This week marks one of the best times of the year — it’s time to kick off the Lassen County Fair.
Held at the fairgrounds every July, the fair embodies the spirit of our mountain community. From parades and rodeos to live music and livestock auctions, the Lassen County Fair celebrates the community’s rich heritage, fostering a sense of pride and unity.
Growing up, the county fair and livestock auction were staple events for my family. My father, an avid livestock enthusiast, showcased and sold animals more than 50 years ago. When I became old enough, I eagerly followed in his footsteps, raising and selling pigs and steers, which helped me pay my way through college. This family tradition has happily continued with my three children.
Hat Creek Construction & Materials has been a proud sponsor of the livestock auction and music concerts since 2009 because it represents a win-win-win for the community with positive impacts that can ripple throughout life. We’re deeply passionate about it, and I’m proud to give back to a program that has enriched my life and countless others in our community.
The livestock auction offers local Future Farmers of America and 4-H kids a foundational platform to learn responsibility, empathy, the value of hard work, and entrepreneurship.
By taking care of animals consistently – cue the daily 5 a.m. alarm – children are learning important life skills that extend far beyond animal husbandry. By feeding, grooming, and tending to their animal’s needs, they’re fostering empathy, compassion, and respect for all creatures.
They’re also learning how to interact professionally with adults, negotiate, keep budgets, and how to turn a profit, which also creates a sense of self-respect, pride, and a keen understanding of the importance of follow-through and commitment.
Outside of the show arena, FFA provides additional opportunities for personal growth, including regional, state, and national conventions. I had the privilege of serving as a president on a parliamentary procedure team, where we learned how to run public meetings legally, debate both sides of an issue, and think on our feet.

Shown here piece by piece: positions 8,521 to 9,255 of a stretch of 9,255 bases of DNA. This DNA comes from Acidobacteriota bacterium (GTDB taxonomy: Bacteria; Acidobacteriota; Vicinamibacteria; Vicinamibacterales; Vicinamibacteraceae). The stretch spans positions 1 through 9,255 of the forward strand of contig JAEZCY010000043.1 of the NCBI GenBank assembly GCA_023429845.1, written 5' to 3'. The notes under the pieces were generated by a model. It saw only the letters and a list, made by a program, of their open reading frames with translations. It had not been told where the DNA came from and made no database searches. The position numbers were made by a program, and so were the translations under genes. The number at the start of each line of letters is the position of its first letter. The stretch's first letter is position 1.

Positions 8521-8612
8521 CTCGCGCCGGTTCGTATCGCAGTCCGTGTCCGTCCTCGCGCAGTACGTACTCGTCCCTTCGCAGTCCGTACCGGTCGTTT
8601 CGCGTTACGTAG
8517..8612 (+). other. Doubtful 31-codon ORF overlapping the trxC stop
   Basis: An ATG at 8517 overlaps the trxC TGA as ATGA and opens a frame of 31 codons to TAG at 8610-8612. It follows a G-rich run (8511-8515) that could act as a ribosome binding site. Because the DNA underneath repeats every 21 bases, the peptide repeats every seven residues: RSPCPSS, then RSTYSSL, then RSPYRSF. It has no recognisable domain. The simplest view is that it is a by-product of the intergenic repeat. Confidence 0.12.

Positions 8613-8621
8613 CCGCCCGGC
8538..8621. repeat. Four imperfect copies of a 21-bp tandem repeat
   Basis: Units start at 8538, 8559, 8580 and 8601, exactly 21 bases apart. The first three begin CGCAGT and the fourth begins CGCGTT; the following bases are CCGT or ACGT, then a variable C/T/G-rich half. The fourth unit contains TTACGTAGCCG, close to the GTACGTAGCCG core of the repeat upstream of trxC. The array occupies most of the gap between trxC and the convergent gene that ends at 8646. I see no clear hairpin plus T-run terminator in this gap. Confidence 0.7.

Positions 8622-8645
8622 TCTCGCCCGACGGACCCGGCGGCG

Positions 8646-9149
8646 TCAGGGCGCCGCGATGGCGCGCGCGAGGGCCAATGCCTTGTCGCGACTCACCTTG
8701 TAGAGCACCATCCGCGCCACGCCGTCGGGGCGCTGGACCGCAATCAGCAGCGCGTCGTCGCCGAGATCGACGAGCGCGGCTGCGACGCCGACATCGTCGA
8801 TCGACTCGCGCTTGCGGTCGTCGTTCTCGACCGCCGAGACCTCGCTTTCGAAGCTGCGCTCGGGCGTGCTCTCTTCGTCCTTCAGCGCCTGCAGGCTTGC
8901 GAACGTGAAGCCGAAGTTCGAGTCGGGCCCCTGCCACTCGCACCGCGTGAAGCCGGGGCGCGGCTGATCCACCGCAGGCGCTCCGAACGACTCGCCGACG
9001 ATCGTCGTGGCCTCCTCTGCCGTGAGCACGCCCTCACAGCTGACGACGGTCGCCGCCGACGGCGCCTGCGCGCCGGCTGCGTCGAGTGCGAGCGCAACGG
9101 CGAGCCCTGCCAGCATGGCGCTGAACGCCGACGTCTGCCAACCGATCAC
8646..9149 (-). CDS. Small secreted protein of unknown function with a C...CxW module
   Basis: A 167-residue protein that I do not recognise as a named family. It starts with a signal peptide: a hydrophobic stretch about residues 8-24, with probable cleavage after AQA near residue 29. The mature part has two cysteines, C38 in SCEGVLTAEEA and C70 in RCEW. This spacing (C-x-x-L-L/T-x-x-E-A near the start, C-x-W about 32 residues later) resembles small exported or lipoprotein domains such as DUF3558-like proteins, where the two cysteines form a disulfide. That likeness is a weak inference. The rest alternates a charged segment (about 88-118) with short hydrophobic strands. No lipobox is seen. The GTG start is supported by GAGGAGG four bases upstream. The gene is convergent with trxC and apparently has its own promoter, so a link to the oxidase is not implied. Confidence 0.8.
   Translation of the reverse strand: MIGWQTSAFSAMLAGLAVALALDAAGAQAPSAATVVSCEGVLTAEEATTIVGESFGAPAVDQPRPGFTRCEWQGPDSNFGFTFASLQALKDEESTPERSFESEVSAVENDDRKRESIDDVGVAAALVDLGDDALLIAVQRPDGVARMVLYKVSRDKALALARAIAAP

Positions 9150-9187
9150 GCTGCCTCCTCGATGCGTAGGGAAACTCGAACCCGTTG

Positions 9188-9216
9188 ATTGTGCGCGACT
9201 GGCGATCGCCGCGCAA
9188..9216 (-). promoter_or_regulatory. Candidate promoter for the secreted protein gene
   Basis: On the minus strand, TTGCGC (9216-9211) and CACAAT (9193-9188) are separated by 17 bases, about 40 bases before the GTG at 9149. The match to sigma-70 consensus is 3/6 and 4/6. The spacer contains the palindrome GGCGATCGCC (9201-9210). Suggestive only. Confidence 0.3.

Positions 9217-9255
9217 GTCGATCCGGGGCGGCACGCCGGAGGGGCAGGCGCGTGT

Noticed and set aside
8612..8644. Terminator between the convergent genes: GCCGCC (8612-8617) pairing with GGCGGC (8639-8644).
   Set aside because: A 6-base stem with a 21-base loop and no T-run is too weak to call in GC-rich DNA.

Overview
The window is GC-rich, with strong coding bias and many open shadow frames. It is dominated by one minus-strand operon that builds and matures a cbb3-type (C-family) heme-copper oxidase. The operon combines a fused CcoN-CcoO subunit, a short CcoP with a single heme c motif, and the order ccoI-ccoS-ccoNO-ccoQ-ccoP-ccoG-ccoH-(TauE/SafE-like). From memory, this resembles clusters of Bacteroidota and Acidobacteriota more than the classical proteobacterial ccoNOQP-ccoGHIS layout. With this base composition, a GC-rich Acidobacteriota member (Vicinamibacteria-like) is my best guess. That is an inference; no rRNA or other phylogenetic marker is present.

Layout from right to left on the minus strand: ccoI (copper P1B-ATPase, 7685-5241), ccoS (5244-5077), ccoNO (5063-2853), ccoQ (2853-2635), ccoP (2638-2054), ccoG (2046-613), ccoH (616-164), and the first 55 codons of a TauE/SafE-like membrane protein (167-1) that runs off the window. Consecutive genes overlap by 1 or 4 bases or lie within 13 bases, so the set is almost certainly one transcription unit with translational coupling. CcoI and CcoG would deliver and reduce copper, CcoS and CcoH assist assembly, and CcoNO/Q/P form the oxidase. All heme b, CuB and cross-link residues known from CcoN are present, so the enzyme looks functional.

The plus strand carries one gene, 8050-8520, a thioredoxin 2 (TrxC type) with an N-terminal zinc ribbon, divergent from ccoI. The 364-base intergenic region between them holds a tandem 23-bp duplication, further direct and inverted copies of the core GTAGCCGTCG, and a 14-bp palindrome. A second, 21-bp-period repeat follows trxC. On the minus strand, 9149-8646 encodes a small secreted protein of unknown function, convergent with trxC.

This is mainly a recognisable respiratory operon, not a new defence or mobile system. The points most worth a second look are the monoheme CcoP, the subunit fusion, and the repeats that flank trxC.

These experiences, coupled with the responsibility of raising and selling animals, prepared me for life in ways that formal education couldn’t match. It taught me critical thinking, negotiation skills, and the ability to adapt – all invaluable skills in the business world.
The livestock auction also connects and brings out the best in our community to rally around our kids. It’s not uncommon for neighbors to bid against themselves just to ensure the kids make a profit.
One of my favorite memories is from around 10 years ago. A young girl with a rare illness ended up needing a wheelchair for the rest of her life. She had been raising and selling animals for years, and the wheelchair didn’t stop her. She showed her pigs from her wheelchair, and we raised a record amount of money for her bright future.
There wasn’t a dry eye in the house because her grit and determination inspired everyone. This kind of support not only restores faith in humanity but also reinforces the notion that we are investing in our community’s future.
And that investment has a funny way of boomeranging back into your life. Hat Creek Construction and Materials has several employees who are former FFA and 4-H kids, which was a major selling point during the hiring process.
I would encourage my fellow business owners to support the fair however they can because it’s more than just promoting their brand; they are investing in their community and the future workforce. We’re fostering an environment where children can learn, grow, and develop skills that will serve them throughout their lives.
And that’s always a cause worth investing in.